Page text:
New York Times is sending copyright takedown notices to Wordle clones


The New York Times is sending copyright takedown notices to developers who have created games similar to its popular Wordle puzzle, with the newspaper saying it is doing so to “defend its intellectual property rights.”

The New York Times’ letters, also called Digital Millennium Copyright Act (DMCA) takedown notices, were earlier reported by the tech journalism site 404. According to its reporting, the notices maintain The New York Times’ ownership of the game’s mechanics and concepts, such as its 5X6 grid and display of green tiles for correct letter guesses.

The newspaper’s copyright campaign comes two years after it bought Wordle from its creator, Josh Wardle, who created the word puzzle as a gift to his wife. Since then, Wordle, played by millions daily, has been included in the New York Times’ game package, which it includes as part of its subscription or can be bought separately for $50 a year. 

Some developers posted on social media that they received DMCA takedown notices this month for their Wordle-like games, with some describing the action as “sad” and “insanity.” One developer, Australian linguistics lecturer Jayden Macklin-Cordes, noted in a social media thread that Wordle was open-source when it first started, meaning the underlying computer code was available to everyone.

“One of the coolest aspects of the phenomenon was the proliferation of spinoff versions in all different languages and with independent, innovative twists,” wrote Macklin-Cordes, who developed an Australian version called AusErdle. He noted that he received a DMCA notice from the New York Times on March 7. 

“Regretfully, this means the end of AusErdle,” he added. “It’s sad that @nytimes hates harmless fun.”

Macklin-Cordes didn’t immediately return a request for comment.

Another developer of a Wordle clone using the African language Yorùbá described the takedown letter as “insanity,” noting that the New York Times doesn’t offer Wordle in other languages.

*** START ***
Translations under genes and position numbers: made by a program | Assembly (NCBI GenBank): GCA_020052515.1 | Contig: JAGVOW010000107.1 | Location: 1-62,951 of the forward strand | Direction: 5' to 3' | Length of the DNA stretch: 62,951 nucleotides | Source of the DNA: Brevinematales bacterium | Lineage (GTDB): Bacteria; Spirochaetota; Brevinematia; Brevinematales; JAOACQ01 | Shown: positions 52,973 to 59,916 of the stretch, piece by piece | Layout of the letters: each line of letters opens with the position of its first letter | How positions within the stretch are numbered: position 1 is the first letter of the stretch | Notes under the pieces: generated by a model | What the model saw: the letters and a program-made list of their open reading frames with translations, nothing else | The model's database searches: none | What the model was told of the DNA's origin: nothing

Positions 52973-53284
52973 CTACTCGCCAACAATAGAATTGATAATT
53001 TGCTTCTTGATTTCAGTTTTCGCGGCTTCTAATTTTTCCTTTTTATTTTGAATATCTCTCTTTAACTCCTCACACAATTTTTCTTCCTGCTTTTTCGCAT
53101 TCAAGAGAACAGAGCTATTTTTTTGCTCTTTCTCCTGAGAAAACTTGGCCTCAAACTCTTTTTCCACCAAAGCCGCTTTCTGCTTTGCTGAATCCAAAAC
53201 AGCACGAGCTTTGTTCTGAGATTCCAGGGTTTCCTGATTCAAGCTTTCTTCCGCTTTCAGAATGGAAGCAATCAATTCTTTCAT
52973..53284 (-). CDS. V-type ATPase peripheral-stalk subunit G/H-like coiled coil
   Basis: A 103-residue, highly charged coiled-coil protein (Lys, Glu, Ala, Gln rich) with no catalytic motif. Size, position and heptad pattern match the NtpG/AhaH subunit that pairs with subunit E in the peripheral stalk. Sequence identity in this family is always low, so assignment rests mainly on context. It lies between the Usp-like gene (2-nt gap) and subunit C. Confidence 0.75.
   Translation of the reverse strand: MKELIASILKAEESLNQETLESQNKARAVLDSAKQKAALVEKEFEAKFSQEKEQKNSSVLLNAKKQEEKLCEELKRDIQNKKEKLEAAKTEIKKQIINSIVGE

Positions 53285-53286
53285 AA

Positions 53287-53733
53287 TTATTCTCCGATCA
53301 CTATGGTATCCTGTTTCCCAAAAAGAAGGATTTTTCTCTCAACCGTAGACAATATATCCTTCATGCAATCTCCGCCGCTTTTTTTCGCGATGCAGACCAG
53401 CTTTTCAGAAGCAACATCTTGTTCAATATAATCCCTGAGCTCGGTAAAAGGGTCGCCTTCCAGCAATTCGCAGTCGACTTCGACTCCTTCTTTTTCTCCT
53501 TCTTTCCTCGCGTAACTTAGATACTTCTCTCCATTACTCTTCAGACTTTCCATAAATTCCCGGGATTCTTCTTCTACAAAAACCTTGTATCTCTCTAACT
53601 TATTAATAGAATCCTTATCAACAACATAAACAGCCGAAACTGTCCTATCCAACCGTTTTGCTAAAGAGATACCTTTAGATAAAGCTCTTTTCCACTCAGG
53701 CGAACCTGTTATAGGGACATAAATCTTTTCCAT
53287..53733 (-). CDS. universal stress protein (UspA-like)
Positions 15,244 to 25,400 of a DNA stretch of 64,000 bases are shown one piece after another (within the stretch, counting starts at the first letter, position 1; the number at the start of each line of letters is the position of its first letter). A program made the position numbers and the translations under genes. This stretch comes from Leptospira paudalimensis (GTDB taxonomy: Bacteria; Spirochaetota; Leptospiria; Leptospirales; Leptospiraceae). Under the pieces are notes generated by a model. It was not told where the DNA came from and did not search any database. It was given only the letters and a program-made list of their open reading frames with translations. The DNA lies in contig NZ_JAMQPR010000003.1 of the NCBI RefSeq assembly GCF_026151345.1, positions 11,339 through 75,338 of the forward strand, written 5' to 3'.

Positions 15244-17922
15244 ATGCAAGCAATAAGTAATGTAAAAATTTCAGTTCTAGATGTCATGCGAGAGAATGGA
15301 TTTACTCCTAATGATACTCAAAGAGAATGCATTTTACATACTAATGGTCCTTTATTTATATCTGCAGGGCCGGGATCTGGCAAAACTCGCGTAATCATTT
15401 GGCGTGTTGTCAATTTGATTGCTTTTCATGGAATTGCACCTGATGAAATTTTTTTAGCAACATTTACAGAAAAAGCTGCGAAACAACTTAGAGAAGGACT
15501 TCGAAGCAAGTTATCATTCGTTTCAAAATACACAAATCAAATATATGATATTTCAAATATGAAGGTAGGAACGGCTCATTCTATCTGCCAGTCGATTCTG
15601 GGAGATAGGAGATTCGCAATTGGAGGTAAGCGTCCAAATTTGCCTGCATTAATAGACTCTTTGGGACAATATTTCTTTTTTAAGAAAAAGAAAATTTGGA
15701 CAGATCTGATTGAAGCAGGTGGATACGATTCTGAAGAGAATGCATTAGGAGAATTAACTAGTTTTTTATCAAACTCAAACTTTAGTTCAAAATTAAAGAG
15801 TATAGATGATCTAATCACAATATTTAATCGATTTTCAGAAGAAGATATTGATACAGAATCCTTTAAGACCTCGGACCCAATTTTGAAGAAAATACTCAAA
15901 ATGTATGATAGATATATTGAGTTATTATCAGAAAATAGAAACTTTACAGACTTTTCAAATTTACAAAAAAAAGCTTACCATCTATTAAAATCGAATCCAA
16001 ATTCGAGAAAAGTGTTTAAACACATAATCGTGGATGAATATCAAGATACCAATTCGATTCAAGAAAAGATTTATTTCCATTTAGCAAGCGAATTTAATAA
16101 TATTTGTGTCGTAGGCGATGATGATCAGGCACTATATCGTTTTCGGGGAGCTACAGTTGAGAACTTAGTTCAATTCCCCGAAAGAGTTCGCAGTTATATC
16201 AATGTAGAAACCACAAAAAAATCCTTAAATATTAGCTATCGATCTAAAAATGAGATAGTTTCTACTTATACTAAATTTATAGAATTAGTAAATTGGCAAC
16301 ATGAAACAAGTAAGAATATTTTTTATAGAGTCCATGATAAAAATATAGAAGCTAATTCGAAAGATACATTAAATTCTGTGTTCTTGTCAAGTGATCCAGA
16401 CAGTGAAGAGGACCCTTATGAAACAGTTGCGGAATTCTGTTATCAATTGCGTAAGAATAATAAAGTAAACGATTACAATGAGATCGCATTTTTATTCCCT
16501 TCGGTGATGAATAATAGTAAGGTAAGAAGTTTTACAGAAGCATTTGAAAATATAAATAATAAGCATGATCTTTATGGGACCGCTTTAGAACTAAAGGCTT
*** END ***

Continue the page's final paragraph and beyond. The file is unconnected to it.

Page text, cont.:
In a statement to CBS MoneyWatch, the New York Times said it “has no issue with individuals creating similar word games that do not infringe The Times’s ‘Wordle’ trademarks or copyrighted gameplay.”

The newspaper said it “took action against a GitHub user and others who shared his code to defend its intellectual property rights in Wordle. The user created a ‘Wordle clone’ project that instructed others how to create a knockoff version of The Times’s Wordle game featuring many of the same copyrighted elements.”

It added, “As a result, hundreds of websites began popping up with knockoff ‘Wordle’ games that used The Times’s ‘Wordle’ trademark and copyrighted gameplay without authorization or permission. GitHub provided the user with an opportunity to alter his code and remove references to Wordle, but he declined.”

The New York Times didn’t identify the developer, but 404 notes that a coder called Chase Wackerfuss had created a Wordle-like game called Reactle. More than 1,900 versions were created using his code. 

In a message to CBS MoneyWatch, Wackerfuss said he took down the game after receiving the notice and has no plans to redevelop it. He also called the notice “disheartening” and pointed out that Reactle helped people learn software engineering or to create their own games. 

“I extend my sympathy to all developers and fans of the diverse games using Reactle,” he wrote. “The common thread was a shared intention to learn and have fun.





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